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Case Reports, Lead Article

Cardiac resuscitation after 3.5 hours on ‘Autopulse’ Support Pump

A manufacturer of medical devices has announced that Croydon University Hospital in London successfully resuscitated a 53-year-old man from sudden cardiac arrest (SCA) using the ZOLL AutoPulse® Non-invasive Cardiac Support Pump for 3.5 hours. The automated CPR machine performed nearly 20,000 chest compressions before the man’s pulse returned.

“He had no pulse or heartbeat when he arrived at the hospital, so it is amazing that we were able to resuscitate him. I’ve not seen anything like it in 15 years in the emergency department,” said Dr Nigel Raghunath,, who heads the hospital’s emergency unit.

shocking2The patient, an East London engineer, was found lying unconscious in the street and hypothermic last month in temperatures of 14˚F (-10C) when he was rushed to Croydon, where he suffered a cardiac arrest. Under the care of two of Dr. Raghunath and Russell Metcalfe-Smith, Clinical Lead for Resuscitation at Coydon, the patient was placed on the AutoPulse, which delivered 80 compressions per minute, allowing the team to perform other life-saving therapies.

“Without the AutoPulse, we would have needed relay teams of people continually performing chest compressions while we worked around them. With the clock approaching three and a half hours, the patient’s pulse returned and his heart flickered back to life,” said Metcalfe-Smith. “This is the stuff you read about in medical journals, but never expect to experience firsthand.”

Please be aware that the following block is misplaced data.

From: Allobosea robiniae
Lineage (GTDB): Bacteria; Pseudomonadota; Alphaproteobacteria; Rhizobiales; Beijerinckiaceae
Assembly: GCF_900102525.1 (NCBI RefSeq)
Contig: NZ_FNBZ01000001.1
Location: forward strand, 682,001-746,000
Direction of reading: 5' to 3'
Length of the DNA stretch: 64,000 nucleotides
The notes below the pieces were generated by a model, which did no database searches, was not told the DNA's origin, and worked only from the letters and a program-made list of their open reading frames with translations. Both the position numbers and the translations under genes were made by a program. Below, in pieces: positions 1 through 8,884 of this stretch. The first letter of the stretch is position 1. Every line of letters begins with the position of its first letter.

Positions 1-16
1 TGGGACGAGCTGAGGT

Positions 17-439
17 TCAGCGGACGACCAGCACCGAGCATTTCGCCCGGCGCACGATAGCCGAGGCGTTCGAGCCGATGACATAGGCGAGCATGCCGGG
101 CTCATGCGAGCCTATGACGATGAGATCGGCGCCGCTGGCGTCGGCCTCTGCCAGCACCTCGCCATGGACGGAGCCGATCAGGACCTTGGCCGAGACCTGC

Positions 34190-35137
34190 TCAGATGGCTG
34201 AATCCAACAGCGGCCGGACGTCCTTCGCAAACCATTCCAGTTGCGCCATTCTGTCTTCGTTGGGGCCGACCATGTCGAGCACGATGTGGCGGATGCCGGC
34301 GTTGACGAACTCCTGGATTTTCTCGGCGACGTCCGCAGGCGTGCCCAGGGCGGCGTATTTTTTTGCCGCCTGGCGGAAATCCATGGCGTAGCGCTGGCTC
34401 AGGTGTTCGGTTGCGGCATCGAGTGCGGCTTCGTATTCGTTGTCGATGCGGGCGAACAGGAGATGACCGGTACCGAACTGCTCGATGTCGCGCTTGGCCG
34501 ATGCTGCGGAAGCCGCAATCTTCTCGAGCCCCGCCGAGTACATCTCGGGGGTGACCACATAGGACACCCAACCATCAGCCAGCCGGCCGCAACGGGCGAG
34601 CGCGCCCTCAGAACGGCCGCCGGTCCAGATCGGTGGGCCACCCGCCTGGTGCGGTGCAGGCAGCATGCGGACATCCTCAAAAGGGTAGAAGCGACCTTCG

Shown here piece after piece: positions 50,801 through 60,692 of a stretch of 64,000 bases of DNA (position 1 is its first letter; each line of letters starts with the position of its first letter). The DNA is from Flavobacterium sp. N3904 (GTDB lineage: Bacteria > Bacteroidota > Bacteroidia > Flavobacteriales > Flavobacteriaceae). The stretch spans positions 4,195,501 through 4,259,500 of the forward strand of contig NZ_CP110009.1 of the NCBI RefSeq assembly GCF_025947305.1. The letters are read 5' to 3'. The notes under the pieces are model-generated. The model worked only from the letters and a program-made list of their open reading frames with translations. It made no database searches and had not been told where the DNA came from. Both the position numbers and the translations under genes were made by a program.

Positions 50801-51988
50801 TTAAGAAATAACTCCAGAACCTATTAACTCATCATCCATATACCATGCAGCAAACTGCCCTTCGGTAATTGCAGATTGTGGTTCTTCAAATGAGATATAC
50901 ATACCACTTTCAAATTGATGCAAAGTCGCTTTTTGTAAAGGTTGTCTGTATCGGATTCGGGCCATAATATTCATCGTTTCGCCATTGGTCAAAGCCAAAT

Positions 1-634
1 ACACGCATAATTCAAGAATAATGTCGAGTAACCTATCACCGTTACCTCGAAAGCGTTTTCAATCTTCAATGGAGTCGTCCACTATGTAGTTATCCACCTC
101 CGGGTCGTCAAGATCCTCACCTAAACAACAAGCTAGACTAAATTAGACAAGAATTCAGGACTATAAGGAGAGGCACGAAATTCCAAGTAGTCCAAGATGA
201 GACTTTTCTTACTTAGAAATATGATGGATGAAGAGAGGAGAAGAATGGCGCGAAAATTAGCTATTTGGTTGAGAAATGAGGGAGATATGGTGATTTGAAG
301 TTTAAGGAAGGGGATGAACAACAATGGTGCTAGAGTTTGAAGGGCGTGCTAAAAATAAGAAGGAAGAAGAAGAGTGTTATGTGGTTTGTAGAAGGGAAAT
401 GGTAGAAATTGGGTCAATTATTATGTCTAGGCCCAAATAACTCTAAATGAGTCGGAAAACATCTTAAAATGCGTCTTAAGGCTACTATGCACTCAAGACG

Croydon was the first hospital in the United Kingdom to use the AutoPulse when it was installed four years ago, and the first in Europe to standardize on its use for every cardiac arrest in the facility. The hospital also experiences one of the highest cardiac arrest rates in London in the Emergency Department, according to Metcalfe-Smith, with around 350 cardiac arrest cases brought into the department each year and another 185 in-hospital arrests.

The AutoPulse Non-invasive Cardiac Support Pump (shown) is an automated, portable device with a load-distributing LifeBand® that squeezes the entire chest. It may offer a significant advantage over manual CPR, moving blood more consistently than human providers, as it provides uninterrupted chest compressions to maintain myocardial and cerebral perfusion.

Published on: February 2, 2011

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